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The translation of the Maha-parinibbana Sutta which is offered here is a work of collaboration, but is based upon a text prepared by Sister Vajira of Germany, to whom credit for the initial work must be given. The final revision of the text was done by Mr Francis Story. The notes and references which, it is hoped, will help in the understanding of the text have been contributed by the Venerable Nyanaponika Mahathera, much of the material for them being taken from the Pali Commentary.

Every effort has been made to give a faithful rendering of the original Pali. The greater part of the sutta is straight forward narrative, but it also includes references to profound aspects of the Dhamma, which have to be understood in their precise meaning if the full import of the Buddha's last exhortations is to be conveyed. In the choice which inevitably arises between terminological exactitude and literary form, the translators have endeavored to preserve the former with as little sacrifice as possible of the latter.

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At the end of his life, after almost half a century's ministry, the Master had long since taught all that was necessary for attaining the ideal. During the last period his primary concern, therefore, was to impress on his followers the necessity of unflinchingly putting into practice those very same teachings: an appeal that could, of course, hardly fail in stirring their hearts more than ever before.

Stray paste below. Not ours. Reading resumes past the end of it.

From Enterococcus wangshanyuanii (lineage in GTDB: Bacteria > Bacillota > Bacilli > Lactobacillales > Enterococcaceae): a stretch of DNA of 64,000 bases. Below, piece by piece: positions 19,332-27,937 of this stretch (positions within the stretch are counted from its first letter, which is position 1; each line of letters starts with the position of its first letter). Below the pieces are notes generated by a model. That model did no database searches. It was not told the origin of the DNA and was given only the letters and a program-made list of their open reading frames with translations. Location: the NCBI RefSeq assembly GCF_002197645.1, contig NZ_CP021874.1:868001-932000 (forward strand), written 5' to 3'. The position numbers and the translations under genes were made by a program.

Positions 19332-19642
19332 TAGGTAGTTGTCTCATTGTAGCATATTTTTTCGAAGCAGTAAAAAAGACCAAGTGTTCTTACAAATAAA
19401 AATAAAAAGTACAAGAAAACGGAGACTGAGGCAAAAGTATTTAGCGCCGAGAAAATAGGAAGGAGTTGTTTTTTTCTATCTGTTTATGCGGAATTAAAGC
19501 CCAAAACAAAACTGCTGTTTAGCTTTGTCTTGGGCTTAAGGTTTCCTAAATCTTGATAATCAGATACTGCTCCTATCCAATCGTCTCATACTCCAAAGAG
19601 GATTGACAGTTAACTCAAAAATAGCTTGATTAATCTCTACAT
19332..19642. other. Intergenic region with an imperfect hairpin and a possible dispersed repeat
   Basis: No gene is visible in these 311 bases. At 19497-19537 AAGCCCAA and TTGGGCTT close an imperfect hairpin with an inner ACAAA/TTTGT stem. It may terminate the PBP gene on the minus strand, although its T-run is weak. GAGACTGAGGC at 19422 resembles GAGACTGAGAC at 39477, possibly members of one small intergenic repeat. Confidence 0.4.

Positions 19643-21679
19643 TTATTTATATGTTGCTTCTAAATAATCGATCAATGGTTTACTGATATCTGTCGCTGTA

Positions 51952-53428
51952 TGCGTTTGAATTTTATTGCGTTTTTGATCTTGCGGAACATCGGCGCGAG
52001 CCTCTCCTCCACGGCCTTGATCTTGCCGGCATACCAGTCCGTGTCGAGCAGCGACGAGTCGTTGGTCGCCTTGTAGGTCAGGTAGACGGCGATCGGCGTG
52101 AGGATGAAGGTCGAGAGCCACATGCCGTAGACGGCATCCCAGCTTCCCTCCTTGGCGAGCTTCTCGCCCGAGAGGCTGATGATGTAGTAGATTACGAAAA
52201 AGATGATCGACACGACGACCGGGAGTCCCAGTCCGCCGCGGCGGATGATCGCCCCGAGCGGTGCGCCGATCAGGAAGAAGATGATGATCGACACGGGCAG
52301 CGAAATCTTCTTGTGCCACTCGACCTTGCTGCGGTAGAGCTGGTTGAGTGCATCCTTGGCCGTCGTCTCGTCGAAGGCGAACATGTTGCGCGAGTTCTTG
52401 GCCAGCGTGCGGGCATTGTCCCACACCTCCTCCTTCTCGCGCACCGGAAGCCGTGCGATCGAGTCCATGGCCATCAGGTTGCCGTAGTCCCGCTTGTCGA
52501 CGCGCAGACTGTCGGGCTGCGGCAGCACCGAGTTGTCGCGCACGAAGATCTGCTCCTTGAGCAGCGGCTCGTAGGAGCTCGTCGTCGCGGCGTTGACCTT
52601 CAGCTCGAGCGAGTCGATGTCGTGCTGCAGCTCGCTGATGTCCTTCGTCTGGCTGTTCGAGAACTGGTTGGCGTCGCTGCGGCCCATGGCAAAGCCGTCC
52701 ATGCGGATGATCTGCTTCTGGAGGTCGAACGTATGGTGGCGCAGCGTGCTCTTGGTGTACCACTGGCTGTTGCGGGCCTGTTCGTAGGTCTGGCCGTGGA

The Sangha came, indeed, to witness the greatest event in its history, and was keenly aware of it, especially since the Master had announced his Parinibbana three months ahead. The impression on the bhikkhus who flocked to him in large numbers as he was pressing northward was tremendous, and could not fail to be reflected vividly in the oral account. (The Buddhist canon was originally, as is well known, altogether oral.) Because of its particular import and abundance, this material was soon formed into one body; and so our sutta came to be.